Pancreas Transplant

What is a pancreas transplant?

Although often performed as a last resort, the pancreas transplant has become a key treatment for people with type 1 diabetes. Pancreas transplants are also sometimes carried out in people who require insulin therapy and have type 2 diabetes. However, this is much less common.

The first human pancreas transplant was completed in 1966. The aim of a transplant is to restore normal blood glucose levels to the body. The transplanted pancreas is able to produce insulin to manage blood glucose levels. This is a task that a transplant candidate’s existing pancreas can no longer perform properly.

A pancreas transplant is mainly done for people with diabetes. It typically won’t be used to treat people with other conditions. It’s rarely done to treat certain cancers.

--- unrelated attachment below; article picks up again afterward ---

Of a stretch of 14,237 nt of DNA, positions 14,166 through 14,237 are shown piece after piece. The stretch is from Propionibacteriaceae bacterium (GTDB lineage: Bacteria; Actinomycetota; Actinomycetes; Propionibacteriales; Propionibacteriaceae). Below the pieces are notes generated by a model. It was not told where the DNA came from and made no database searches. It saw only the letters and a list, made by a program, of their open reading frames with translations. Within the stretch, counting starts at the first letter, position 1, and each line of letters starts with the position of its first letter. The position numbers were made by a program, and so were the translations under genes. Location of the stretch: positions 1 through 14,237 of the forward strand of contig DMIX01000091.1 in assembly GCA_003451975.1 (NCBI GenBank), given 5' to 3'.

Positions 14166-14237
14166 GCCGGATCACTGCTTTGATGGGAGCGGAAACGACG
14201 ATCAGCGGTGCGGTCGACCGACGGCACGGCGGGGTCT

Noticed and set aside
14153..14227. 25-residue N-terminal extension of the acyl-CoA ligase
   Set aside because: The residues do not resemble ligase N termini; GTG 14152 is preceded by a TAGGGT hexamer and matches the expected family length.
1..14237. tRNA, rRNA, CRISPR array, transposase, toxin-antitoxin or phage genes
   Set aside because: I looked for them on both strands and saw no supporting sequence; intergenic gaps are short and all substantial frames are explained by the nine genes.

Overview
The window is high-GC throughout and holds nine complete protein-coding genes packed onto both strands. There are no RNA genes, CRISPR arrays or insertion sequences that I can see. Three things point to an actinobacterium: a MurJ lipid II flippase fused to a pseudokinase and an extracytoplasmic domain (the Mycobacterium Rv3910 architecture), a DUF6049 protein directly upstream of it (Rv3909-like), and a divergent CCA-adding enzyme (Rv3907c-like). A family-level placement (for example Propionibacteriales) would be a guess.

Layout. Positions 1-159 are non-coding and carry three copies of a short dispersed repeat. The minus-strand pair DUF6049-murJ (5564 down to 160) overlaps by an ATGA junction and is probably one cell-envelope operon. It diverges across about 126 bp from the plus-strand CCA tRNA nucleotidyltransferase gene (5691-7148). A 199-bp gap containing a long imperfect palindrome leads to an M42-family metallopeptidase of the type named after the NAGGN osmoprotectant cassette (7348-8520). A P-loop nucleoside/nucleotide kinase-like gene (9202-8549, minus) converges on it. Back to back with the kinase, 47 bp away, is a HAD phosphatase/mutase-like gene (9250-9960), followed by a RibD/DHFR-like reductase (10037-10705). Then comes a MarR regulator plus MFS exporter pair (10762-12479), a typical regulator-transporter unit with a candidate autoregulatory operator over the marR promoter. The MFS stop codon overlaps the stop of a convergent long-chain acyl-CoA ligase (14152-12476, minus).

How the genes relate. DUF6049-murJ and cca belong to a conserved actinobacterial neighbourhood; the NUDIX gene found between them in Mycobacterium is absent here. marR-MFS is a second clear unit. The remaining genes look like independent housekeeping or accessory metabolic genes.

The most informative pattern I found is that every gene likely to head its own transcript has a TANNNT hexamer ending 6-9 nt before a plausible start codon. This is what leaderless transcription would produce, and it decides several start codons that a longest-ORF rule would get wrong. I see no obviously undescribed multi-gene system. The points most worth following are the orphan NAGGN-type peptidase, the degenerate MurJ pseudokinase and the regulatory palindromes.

Is there more than one type of pancreas transplant?

There are several types of pancreas transplants. Some people may have a pancreas transplant alone (PTA). People with diabetic nephropathy — damage to the kidneys from diabetes — can receive a donor pancreas and kidney. This procedure is called simultaneous pancreas-kidney (SPK) transplant.

Similar procedures include pancreas after kidney (PAK) and kidney after pancreas (KAP) transplants.

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